Tag Archives: solar flares

New model predicting solar flares is 56% accurate

The uncertainty of science: Using observations from the space-based Solar Dynamics Observatory (SDO), solar scientists have developed a new model for predicting the biggest solar flares, and have found it to able to predict a big flare about 56% of the time.

Kusano and his team looked at the seven active regions from the last solar cycle that produced the strongest flares on the Earth-facing side of the Sun (they also focused on flares from part of the Sun that is closest to Earth, where magnetic field observations are best). SDO’s observations of the active regions helped them locate the right magnetic boundaries, and calculate instabilities in the hot spots. In the end, their model predicted seven out of nine total flares, with three false positives. The two that the model didn’t account for, Kusano explained, were exceptions to the rest: Unlike the others, the active region they exploded from were much larger, and didn’t produce a coronal mass ejection along with the flare. [emphasis mine]

What they did was apply their model to active regions on the Sun during the last solar maximum to see if it would accurately predict the events we know did happen. The model predicted that big flares would spout from ten of twelve active regions on the Sun during the last solar cycle. In reality, only seven of those twelve active regions produced flares.

The press release minimizes the three false positives, making believe they don’t count in the total. That’s hogwash. The model got it wrong, and so these false positives must be counted just like the two false negatives.

A prediction rate of 56% is barely above random, so this model needs a lot of work. Nonetheless, it is a major step forward, because it is not based on simple statistics — counting the number of big sunspots and the number of big flares and then calculating the percentage that flare — which is how most solar science models are structured, and thus are really meaningless. Instead, this model is based an actual analysis of the behavior of the Sun’s magnetic field in big active regions when solar flares erupt. They are trying to pinpoint the precise conditions that cause the big flares, and appear to be narrowing the conditions successfully.

Largest sunspot in a quarter century spews flares

The largest sunspot seen in about a quarter century produced another powerful X-class flare today, the sixth in less than a week.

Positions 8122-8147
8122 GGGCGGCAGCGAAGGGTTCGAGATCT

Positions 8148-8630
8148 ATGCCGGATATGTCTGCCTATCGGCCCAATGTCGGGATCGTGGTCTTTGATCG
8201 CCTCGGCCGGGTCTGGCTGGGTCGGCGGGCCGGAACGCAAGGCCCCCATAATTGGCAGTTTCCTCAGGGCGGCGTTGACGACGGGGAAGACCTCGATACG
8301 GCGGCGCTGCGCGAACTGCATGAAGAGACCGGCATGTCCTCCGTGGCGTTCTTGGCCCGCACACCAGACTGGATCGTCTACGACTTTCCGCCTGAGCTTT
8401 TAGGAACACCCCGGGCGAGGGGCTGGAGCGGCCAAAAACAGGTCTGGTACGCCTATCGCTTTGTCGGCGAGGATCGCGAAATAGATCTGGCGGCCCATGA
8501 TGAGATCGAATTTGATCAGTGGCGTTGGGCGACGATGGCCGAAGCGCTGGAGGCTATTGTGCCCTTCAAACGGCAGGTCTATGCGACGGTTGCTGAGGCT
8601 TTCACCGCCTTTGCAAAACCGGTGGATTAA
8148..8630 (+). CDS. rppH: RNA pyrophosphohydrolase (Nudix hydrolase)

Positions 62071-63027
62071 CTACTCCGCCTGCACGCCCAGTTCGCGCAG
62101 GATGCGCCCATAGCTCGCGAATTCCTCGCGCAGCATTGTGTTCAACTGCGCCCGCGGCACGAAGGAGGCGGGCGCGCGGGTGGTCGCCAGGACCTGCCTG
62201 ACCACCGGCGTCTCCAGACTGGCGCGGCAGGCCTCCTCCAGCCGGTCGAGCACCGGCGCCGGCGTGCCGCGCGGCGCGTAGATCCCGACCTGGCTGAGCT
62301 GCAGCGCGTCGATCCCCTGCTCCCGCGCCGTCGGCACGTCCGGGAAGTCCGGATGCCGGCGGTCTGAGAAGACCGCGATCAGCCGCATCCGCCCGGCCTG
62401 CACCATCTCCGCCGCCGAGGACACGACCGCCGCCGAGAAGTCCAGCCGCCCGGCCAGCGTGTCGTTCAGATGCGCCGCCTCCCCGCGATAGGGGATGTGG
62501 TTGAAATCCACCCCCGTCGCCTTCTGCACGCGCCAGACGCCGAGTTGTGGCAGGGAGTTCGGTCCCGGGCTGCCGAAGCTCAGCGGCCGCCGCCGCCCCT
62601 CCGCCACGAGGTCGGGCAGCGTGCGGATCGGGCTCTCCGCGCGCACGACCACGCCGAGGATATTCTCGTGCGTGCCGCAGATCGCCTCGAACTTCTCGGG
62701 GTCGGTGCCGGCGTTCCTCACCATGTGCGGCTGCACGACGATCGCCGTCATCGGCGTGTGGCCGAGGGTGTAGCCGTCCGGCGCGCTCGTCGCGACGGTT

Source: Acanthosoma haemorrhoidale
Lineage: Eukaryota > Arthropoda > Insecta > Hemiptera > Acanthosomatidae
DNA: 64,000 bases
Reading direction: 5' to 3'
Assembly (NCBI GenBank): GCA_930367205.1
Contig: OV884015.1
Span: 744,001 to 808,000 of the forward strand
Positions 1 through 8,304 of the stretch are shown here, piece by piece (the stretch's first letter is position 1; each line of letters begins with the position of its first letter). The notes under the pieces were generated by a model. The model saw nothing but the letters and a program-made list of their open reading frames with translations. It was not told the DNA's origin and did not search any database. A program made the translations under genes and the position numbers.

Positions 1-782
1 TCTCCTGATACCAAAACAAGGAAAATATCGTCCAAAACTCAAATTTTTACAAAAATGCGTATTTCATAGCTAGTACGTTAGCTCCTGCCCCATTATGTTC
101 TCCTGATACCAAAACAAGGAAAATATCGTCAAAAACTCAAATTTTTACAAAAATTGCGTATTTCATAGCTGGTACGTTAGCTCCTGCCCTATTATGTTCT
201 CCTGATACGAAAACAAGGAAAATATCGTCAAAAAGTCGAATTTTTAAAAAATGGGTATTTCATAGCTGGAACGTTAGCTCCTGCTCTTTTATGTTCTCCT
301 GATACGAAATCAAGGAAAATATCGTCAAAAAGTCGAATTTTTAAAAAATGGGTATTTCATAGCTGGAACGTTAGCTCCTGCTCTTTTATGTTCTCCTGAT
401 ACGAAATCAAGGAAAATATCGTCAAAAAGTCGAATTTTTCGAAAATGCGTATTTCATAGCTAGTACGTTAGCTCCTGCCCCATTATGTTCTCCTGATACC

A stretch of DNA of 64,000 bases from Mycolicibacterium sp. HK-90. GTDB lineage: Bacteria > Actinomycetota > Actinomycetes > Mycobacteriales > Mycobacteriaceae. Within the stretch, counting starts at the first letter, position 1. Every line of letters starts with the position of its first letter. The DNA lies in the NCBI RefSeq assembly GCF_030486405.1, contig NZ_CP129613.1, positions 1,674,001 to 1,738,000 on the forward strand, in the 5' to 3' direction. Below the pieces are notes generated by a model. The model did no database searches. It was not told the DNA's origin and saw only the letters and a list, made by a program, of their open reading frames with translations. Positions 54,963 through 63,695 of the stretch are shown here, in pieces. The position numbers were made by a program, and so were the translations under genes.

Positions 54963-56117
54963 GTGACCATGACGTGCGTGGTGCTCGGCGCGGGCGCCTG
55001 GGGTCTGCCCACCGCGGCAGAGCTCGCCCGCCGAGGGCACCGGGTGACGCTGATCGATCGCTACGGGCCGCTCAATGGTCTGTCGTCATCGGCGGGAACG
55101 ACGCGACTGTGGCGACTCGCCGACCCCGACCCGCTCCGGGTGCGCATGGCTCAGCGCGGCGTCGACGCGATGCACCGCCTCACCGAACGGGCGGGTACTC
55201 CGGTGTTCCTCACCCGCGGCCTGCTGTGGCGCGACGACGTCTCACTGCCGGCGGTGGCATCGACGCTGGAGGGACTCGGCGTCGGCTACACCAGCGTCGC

This was the sixth X-class solar flare from NOAA 2192, a record for the number of X-class flares generated by a single group so far this solar cycle. It was also the fourth X-class flare since last Friday, continuing a period of intense flaring activity. This sunspot group has grown again a bit, and maintains its magnetic complexity. A degradation of the HF radio-communication was observed over South-America, the Caribbean, and West-Africa.

The last sentence is referring to some radio communications blackouts that have occurred in these areas because of the flares. For more information about the sunspot itself, go here.

And in case you hadn’t noticed, as predicted by many doomsday fear-mongers in the science community, our technological civilization was destroyed by these flares and we are now all dead.

28 solar flares in the past week.

28 solar flares in the past week.

The sun has erupted more than two dozen times over the last week, sending radiation and solar material hurtling through space – and scientists say more eruptions may be coming.

This shouldn’t be unusual. After all, we are technically at solar maximum, the peak of the 11-year cycle of the sun’s activity. But this has been a noticeably mellow solar maximum, with the sun staying fairly quiet throughout the summer. So when our life-giving star suddenly let loose with 24 medium strength M-class solar flares and four significantly stronger X-class flares between Oct. 23 and Oct. 30, it felt like a surprise.

October was one of the most active months for the sun this solar maximum, and I expect the sunspot count for the month to be quite high as well, more than we’ve seen in two years. I shall have that update in just a few days.

All of these active sunspots have been in the sun’s southern hemisphere, which indicates that hemisphere is finally gearing up to flip its magnetic field, something the sun’s northern hemisphere did last year. Once that happens the solar maximum will be officially over and we will head for the next solar minimum.

Earth under fire from the Sun!

Earth under fire from the Sun!

The Sun’s sunspot production might be down, but we are still in the solar maximum, weak as it is, and this last week the Sun has been producing the strongest flares in years. The sunspot producing these flares is now rotating into a position where any further flares will be aimed at the Earth. Should be interesting.

The sun yesterday emitted the second biggest flare since 2006, with two coronal mass ejections heading for the Earth

The sun yesterday emitted its second biggest flare since 2006, with two coronal mass ejections heading for the Earth.

None of this will kill us, so stay calm. It is, however, a wonderful opportunity for solar scientists to study an active sun, something that might become rare in the coming decades.